Years ago, I regularly visited a parishioner who had been a social worker traveling the world and had written books on her topic. But in her late 90s, she was bedridden and helpless. When I asked about some of the artifacts she had in her living room, her eyes brightened significantly! Not one soul had ever bothered to ask about her artifacts.

Another parishioner had been a Navy officer, never married and had no children, but she did have very selfish nieces and nephews. The minute she went into the hospital, with every intention of going back “home” later, they sold her house and everything in it. I remember her raising her fist and telling me, “Don’t ever get old!” She felt that life had become totally out of her control.

After my visit with my aunt, I realized how much she still had all her mental faculties. She was simply having a difficult time getting around (like me). I came away depressed from being around all these other “nursing home” people. My aunt had a college degree and had studied eight years of Latin, and yet at almost 100 (February 2024) had nobody to have an intellectual conversation with in her facility. I think she appreciated my visit more than I realized. Six months after my visit, I hear that she is showing signs of dementia, and I’m almost certain it’s because she has very little mental stimulation in her current living space.

I’m such an advocate for the elderly!!! They/We are simply cast aside because of so many misperceptions. We do not want to be invisible!

<Stepping off my soap box now>

A hui hou!

Rollright Stones

Stones – or rocks – have an interesting background. Many myths talk about the petra genetrix, or the Motherstone, that births heroes and saviors. The stony deserts of the Middle East have been called the “Gardens of Allah.”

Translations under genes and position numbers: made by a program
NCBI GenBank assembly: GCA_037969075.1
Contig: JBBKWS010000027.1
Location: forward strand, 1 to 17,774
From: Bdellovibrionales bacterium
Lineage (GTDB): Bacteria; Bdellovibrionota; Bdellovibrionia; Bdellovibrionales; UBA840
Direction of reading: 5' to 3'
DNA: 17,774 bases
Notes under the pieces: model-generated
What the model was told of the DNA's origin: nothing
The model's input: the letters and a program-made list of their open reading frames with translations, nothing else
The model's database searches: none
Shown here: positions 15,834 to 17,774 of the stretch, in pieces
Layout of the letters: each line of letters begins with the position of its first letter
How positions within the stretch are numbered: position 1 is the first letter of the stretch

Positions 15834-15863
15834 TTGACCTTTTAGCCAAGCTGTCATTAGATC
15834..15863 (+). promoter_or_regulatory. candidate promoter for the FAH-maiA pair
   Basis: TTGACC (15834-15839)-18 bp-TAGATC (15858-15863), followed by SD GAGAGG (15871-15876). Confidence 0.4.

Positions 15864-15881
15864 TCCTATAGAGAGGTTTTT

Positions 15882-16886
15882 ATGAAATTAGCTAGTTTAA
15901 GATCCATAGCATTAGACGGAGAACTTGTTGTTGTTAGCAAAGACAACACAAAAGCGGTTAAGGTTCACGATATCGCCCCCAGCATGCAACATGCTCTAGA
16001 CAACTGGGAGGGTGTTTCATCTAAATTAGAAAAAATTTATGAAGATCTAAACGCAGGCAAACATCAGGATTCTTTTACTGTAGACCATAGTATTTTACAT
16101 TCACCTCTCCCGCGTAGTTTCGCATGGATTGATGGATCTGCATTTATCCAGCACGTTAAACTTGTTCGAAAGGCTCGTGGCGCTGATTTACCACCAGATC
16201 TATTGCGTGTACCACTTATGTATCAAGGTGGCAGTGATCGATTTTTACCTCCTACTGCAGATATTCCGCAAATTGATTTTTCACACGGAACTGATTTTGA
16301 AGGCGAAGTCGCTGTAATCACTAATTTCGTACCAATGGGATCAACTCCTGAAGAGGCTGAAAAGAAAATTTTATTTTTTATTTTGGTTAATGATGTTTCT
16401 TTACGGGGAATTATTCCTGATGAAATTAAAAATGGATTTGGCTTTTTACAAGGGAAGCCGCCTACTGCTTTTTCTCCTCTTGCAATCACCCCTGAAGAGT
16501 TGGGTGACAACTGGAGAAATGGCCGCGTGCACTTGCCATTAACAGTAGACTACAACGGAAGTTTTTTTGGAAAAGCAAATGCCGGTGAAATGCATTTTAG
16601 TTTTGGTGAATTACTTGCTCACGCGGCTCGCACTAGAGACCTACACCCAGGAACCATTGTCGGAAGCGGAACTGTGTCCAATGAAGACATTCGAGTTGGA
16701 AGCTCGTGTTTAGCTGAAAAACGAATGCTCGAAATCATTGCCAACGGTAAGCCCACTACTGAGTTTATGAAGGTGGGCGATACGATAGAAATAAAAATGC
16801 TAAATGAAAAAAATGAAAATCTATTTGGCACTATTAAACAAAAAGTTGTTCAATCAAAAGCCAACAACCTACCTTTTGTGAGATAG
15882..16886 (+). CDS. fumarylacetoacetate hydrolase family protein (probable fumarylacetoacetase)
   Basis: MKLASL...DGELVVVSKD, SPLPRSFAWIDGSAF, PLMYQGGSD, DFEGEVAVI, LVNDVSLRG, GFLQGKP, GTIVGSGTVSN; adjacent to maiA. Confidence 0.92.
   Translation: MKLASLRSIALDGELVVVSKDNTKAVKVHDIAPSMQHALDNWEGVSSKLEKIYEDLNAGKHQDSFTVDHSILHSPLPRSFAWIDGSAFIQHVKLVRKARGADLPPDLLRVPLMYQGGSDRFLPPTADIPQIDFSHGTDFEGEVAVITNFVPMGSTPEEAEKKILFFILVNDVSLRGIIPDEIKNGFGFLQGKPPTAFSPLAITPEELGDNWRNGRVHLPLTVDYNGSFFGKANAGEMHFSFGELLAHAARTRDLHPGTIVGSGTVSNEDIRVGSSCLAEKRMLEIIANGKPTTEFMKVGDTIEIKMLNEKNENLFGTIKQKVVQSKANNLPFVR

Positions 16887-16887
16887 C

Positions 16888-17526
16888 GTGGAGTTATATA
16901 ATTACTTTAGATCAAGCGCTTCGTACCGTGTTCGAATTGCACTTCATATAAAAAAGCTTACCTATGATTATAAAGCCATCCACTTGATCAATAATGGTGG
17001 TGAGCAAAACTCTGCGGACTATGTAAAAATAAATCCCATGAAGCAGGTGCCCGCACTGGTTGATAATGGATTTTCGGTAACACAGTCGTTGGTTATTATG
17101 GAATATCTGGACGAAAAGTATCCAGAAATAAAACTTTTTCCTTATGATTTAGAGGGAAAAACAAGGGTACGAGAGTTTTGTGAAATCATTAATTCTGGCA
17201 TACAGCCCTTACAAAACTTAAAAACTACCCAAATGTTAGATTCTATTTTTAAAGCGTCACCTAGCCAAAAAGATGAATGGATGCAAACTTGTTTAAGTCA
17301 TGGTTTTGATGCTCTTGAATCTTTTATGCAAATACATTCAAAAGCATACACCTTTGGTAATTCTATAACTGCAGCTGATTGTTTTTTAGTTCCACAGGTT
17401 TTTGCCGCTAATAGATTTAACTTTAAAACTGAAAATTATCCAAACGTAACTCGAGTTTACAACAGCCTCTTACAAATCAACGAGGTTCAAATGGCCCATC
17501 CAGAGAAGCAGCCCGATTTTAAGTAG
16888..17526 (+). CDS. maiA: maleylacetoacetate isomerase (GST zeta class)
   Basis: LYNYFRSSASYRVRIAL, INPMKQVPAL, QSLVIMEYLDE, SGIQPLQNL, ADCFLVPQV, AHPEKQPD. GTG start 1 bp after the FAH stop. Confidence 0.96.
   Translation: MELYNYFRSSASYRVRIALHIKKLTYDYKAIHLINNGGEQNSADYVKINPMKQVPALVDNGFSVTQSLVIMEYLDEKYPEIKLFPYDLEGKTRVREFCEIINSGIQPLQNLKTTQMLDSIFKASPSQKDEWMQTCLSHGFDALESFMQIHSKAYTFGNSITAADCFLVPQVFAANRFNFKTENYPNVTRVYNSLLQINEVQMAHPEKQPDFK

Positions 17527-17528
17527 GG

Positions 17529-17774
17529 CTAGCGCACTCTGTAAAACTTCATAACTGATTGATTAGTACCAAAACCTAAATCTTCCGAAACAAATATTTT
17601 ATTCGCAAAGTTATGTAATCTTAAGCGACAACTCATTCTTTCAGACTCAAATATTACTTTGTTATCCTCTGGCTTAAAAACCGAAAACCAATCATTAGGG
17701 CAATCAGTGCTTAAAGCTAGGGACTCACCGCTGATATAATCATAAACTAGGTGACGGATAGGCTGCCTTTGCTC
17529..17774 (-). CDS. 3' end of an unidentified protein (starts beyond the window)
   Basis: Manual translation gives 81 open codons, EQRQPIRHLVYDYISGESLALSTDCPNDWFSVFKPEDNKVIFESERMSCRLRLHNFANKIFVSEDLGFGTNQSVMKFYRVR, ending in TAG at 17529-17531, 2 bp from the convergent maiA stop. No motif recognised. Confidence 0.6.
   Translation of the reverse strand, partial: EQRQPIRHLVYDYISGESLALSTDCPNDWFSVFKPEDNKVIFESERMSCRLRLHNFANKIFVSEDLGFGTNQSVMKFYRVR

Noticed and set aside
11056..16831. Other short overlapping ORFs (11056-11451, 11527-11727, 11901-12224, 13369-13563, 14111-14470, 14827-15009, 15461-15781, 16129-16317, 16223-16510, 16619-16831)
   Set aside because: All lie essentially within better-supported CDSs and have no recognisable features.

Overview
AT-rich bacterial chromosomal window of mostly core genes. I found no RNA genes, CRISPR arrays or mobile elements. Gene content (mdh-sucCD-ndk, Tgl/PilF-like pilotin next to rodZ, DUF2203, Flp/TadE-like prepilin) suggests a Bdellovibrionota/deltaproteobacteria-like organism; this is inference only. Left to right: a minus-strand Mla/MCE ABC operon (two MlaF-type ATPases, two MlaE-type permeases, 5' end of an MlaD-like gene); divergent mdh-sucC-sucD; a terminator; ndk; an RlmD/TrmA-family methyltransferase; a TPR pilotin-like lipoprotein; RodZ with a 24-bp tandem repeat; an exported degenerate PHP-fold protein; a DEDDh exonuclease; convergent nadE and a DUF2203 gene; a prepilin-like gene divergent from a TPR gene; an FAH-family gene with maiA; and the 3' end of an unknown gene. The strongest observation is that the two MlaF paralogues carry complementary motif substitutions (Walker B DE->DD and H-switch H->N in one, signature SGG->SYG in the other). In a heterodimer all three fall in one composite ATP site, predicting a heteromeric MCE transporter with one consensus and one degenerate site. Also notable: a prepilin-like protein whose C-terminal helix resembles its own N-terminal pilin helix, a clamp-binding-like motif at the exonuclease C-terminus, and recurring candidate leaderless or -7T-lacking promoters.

On a trip through the Cotswold region of England, I was impressed with the mythology (and longevity) of the Rollright Stones. The picture above shows a circle of knights with their king. Read more about them here. They were built by late Stone Age people over 4000 years ago.

One of the Knights close-up

Stones often represent obstacles or a certain barren quality. Yet those same “stones” can be viewed as a source of our strength and stability. I am reminded of scripture that talks about the stone the builders rejected becoming the cornerstone of something greater. Throughout ancient manuscripts we find that much of what we consider worthless, is actually valuable.

One of my homes in Hawai`i where I lived for about ten years was on an acre of a particular type of lava rock known as a’a, a lumpy, rocky substance that blew out of the depths of our volcano. I had no problem calling my “pile of rocks” (in which very little grows) a “garden.” But there are many nutrients in the seemingly useless lava that somehow can nourish our plants.

Rollright King

One weighty scripture says that if we are kept quiet, if we are not allowed to speak, even the stones will cry out! It is time for us to cry out for basic human rights.

The rocks in my garden were tossed out by Madam Pele,  our Volcano Goddess. I like to think she was demonstrating outrage.

When we feel the least valuable, when we feel our voice is not heard, when others cannot speak for themselves, we must become transformed, reclaim our strengths, and cry out!

A hui hou!